Donnerstag, 28. Februar 2013

FINISHED: the most extreme long time painting project ever!

Just found out that my last post was five months ago. Puh, how fast time is passing!
A lot did happen in these months, good things and not so good things. I am greatful for the two months off from work which I can spend with my family and for private projects.
Finally enough time for V. and me to finish
the most monstrous and extremely long time painting project ever!
No, true, a real ordeal.

Check out this video to learn more about the working process:

Here´s the story.
During the design studies at university I did a little project to learn more about chromatics. Every student should create a smooth colour gradient in ten steps from one colour to another, painted with guache on square paper pieces. Somehow like the colour charts from Pantone. Well, the colours should be mixed by hand using the primary colours of the CMYK system (cyan, magenta, yellow and black). Sounds easy? But it wasn´t! Mixing colours manually, adding tiny bits of the next colour then painting a square, add a bit more of the next colour and paint the next sqare, and so on and so on. By chance, there were enough squares to form a smooth gradient.
That´s not the way a perfectionist like me likes it. There must be a better way! And there was: the way, computer graphic software and inkjet colour printers do it. The primary colours are measured and mixed using the colour values given by the graphic software. That is how it has to be done!
Once I should do a painting in this technique, I thought. Standing close to it, all you´ll see is pixel. The motive will only show when you are far, far away. A motive, disguised by pixel. That sounds exciting, doesn´t it?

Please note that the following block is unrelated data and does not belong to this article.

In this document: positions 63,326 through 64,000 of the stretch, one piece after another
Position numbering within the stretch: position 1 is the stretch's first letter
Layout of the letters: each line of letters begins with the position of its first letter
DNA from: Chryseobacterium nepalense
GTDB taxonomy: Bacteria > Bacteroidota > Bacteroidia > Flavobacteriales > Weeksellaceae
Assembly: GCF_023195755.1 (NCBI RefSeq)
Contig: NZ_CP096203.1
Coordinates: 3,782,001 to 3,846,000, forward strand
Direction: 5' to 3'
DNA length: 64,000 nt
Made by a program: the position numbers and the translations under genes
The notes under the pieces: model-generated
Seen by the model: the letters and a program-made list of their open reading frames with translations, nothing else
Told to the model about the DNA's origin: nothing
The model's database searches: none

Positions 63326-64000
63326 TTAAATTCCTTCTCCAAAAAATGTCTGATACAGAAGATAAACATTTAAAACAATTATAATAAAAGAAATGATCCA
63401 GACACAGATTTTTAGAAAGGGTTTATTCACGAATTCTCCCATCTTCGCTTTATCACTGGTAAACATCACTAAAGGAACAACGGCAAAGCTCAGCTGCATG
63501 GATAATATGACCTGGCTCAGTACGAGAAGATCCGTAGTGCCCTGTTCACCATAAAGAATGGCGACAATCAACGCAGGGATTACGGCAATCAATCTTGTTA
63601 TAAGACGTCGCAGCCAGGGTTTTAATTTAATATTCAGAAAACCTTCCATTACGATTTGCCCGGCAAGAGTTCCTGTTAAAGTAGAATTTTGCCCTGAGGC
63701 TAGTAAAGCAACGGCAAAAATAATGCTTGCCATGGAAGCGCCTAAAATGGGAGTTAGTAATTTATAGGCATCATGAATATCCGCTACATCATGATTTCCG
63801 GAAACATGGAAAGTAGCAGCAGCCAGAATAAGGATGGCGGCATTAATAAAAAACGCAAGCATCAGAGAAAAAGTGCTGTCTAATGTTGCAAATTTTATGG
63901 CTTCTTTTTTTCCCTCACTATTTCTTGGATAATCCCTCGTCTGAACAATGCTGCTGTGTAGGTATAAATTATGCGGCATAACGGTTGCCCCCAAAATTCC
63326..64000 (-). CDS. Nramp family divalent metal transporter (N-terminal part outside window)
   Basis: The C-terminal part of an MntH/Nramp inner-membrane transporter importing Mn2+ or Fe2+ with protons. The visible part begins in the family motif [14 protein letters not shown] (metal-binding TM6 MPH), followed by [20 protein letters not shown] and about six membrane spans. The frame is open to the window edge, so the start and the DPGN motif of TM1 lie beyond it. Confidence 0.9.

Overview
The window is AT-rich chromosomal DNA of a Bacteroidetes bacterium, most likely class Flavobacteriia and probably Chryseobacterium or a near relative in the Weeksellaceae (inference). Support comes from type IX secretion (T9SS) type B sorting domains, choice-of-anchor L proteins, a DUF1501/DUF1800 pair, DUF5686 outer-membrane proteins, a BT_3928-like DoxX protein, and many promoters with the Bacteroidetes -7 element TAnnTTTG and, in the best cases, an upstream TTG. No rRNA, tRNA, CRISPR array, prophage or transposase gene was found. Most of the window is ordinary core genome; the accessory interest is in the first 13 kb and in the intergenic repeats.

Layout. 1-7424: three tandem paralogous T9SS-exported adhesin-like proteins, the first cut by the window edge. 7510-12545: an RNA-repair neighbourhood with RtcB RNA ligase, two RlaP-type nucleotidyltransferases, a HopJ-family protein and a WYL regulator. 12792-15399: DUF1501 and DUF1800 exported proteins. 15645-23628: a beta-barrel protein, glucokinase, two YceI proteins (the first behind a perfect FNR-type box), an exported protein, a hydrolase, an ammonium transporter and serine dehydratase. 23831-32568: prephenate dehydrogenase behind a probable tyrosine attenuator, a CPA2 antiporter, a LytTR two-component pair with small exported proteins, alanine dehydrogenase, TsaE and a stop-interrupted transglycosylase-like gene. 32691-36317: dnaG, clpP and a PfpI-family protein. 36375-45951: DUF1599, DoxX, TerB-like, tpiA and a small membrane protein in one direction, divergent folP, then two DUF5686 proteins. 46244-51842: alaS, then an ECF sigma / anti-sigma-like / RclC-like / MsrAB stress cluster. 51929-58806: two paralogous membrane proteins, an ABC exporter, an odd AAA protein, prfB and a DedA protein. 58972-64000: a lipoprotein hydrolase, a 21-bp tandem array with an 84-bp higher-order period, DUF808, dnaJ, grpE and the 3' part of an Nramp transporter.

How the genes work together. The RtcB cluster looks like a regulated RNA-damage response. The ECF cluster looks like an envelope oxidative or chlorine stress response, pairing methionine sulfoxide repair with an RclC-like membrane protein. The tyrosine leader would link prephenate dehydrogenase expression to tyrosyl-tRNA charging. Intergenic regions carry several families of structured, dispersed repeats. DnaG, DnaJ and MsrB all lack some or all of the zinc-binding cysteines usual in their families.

Years went by...
Then, in 2006, I simply wanted to paint a really, really big canvas, I thought it was time to do so. So I did. But what should I put up there? And there it was again, I remembered this little project from university and I remembered my thrilling idea of painting a picture in CMYK colour mix mode...
So I looked out for a great motive and found it. I went to the art supply shop of my choice to get some acrylic paint in primary system colours, and found it. Highest quality, of course and - hey, even better - reduced price. Then the question came up about how to measure very small amounts of paint - by the amount of liquid or by weight? I looked for a cheap solution and found it: an ordinary syringe plus needle. The shopman in the pharmacy looked at me as if I broke out of mental home when I bought 25 syringes and needles ("the biggest you have, please") for the reason of "mixing paint". Chastening results. Have you ever tried to pull some viscous liquid like honey through an injection needle? Well, you don´t need to try, I did. It takes ages but it works. Anyway, I could start to paint.
This is how it looked:
The first colours are done.
Actually it took several days of work until this stage.
But wait! There was a little preparatory work to do. To convert CMYK colour values into amounts of liquid paint is a pain but sitting at the computer and measuring these values pixel by pixel out of an image in an graphic program and then writing all down with the line item specification is even worse. No joke, this is how it was done. Long live the command "Select/Color Range" in Photoshop!
I didn´t calculate in advance how much paint will be needed for a painting of 200 x 170 cm. After a few months I ended up with clotted paints and a dried white so I decided to get some new bottles. Haha, sold out, and better: the product had been replaced by a new product line with - of course - better qualities but different characteristics. That was the reason for the price reduction. To keep it short: to have consistent colours I had to start from scratch.